But the new location at Henoko requires landfill work in Oura Bay, causing opponents to raise environmental issues.
"The Abe administration has begun the recovery at Henoko shown their refusal to listen to the Okinawans public," said Masaaki Gabe, a professor of international politics and relations between the United States and Japan at Okinawa's Ryukyus University.
Gabe quoted last year's elections won with a gubernational nominee who promised to fight the basic transfer over an Abe government-backed rival suggesting that a majority of the population of the region "opposed the new basic construction through land reclamation of natural and beautiful sea."
Many anti-base campaigns also require a faster reduction of the overall US military footprint in Okinawa and watch the blockage move as part of that effort.
US Forces Japan is made up of about 54,000 military personnel, half of whom are stationed in Okinawa.
Yoshihide Suga, the Japanese government's cabinet secretary, said the existing location of the Futenma aircraft station is dangerous as it is close to homes and schools.
"We must remove this danger and return this space to the Okinawa Prefecture," he told a press conference in Tokyo on February 14.
Suga said the state would continue to seek the understanding of residents to have to continue moving.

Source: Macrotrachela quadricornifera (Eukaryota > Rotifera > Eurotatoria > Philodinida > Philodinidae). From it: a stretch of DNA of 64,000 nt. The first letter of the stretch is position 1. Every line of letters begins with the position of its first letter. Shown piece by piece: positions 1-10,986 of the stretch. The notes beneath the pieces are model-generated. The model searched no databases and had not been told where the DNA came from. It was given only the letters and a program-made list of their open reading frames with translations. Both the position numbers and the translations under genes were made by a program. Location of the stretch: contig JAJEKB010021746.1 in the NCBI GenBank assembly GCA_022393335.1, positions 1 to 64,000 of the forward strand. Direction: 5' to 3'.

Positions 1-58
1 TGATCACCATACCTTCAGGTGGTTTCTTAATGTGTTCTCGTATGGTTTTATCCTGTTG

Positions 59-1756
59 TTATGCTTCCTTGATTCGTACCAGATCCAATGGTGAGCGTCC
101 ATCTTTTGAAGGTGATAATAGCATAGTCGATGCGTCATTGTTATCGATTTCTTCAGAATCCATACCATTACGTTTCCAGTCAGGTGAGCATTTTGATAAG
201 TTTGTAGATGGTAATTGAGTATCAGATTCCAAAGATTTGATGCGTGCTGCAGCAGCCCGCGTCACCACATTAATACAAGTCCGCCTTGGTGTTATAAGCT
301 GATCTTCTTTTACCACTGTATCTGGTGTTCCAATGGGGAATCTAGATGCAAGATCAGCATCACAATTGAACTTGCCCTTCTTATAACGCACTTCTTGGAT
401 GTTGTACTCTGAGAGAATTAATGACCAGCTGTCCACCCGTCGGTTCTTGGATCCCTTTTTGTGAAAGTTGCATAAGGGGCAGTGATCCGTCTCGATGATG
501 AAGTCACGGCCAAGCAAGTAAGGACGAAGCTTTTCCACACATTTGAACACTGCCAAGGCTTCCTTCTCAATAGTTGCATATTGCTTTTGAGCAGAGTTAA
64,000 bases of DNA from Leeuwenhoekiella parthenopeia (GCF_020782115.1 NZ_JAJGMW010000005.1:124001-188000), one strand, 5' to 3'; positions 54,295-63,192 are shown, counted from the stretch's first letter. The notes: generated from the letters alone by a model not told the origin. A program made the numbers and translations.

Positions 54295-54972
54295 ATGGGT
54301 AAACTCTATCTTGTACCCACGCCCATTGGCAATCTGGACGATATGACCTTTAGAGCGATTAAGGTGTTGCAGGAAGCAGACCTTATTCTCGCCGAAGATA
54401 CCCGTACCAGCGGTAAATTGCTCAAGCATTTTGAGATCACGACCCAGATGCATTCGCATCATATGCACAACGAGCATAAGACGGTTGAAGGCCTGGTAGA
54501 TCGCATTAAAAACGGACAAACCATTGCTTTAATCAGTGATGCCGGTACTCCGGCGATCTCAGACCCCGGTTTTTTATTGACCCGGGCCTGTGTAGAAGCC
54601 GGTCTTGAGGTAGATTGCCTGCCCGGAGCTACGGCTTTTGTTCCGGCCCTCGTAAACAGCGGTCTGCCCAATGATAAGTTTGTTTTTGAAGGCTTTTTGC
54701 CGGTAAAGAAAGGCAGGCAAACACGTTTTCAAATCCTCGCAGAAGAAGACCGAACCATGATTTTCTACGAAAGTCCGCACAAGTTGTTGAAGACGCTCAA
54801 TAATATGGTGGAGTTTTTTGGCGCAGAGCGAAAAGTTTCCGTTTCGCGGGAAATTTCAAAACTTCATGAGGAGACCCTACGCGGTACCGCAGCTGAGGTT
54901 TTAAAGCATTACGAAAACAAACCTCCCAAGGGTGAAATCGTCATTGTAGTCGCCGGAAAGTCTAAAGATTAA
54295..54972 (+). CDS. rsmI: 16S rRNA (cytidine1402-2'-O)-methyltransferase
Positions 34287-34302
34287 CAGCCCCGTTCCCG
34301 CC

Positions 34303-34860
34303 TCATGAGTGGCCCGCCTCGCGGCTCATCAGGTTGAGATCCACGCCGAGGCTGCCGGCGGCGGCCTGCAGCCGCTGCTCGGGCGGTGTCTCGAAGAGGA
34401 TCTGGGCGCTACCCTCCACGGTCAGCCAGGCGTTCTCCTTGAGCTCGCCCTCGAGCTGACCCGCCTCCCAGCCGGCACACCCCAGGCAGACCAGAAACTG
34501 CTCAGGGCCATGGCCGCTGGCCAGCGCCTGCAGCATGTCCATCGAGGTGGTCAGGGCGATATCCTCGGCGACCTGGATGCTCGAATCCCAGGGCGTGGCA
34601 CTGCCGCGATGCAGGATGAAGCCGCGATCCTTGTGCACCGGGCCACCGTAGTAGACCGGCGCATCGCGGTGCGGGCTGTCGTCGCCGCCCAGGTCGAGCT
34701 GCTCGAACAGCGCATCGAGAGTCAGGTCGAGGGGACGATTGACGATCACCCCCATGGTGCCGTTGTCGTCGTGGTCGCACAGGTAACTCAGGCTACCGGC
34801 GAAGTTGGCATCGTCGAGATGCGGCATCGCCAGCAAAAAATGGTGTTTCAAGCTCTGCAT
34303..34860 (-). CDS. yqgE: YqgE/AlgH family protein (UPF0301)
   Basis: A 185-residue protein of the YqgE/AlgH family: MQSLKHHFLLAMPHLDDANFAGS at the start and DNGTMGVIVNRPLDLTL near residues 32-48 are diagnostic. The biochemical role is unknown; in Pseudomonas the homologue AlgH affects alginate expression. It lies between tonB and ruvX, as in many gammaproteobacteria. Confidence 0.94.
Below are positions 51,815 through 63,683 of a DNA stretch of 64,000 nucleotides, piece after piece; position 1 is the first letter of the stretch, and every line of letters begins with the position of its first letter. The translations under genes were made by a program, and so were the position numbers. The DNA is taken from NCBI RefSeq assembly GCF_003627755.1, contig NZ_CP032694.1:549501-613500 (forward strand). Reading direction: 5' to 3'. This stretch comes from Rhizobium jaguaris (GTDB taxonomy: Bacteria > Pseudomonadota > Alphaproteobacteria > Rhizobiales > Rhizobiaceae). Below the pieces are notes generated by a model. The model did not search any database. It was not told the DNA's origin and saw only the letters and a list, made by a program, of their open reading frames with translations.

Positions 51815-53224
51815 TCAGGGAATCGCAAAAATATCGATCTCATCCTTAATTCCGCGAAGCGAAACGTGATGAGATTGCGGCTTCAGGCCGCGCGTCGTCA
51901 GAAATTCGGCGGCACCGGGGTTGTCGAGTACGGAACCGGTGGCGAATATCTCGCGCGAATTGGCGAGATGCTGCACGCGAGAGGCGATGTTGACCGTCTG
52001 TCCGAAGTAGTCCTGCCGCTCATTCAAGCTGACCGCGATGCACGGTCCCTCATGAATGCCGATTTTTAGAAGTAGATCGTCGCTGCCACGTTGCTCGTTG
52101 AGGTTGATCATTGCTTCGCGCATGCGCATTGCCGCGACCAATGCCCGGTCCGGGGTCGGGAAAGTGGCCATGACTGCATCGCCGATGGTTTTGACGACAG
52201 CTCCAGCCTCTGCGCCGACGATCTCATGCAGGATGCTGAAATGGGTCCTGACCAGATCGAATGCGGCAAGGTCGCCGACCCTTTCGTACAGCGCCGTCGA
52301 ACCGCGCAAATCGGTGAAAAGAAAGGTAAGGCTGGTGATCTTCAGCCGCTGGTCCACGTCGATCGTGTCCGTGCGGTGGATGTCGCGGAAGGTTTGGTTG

But on the question of whether the government would stick to its plan, regardless of the referendum, Suga confirmed: "Yes, this is the basic attitude."
Leading fight against the base move is Denny Tamaki, Governor of Okinawa, who won a major victory at the ballot paper in September.
Tamaki, son of a former US Marine and an Okinawan mother, has said he supports the United States allia but thinks it is abnormal that his region has so many bases when it accounts for only 0.6 percent of Japanese territory.
The governor, who traveled to New York and Washington, DC, to push his case last year, claims the impact of military accidents and other incidents spread beyond the direct victims.
"This anger and sorrow is something that all Okinawans are holding themselves in, and many people in Okinawa are also struggling not to know where to lead this anger and sadness," said Tamaki during a press conference in Tokyo. November 9th.
A referendum in Okinawa Prefecture in 1996 showed that 89 percent of participants supported a fall in US military facilities. After voting that had a 59 percent turnout, the United States committed itself to reducing the impact of its presence.
One of the largest transfers of land took place in late 2016, when the United States returned to the Japanese government nearly 10,000 hectares of land from the northern training area.
"After several recent land returns, less than 64 percent of the US exclusive use sites are on Okinawa, while about 36 percent are on the mainland," US forces said in a statement.  Yamashiro from Okinawa's Peace Movement Center said the efforts had become stronger, and he hoped Tokyo and Washington officials were listening to people's will.
"As soon as the referendum shows, both governments must go back to the drawing board on the new base building at Henoko and question how US military bases would be in Okinawa," he said.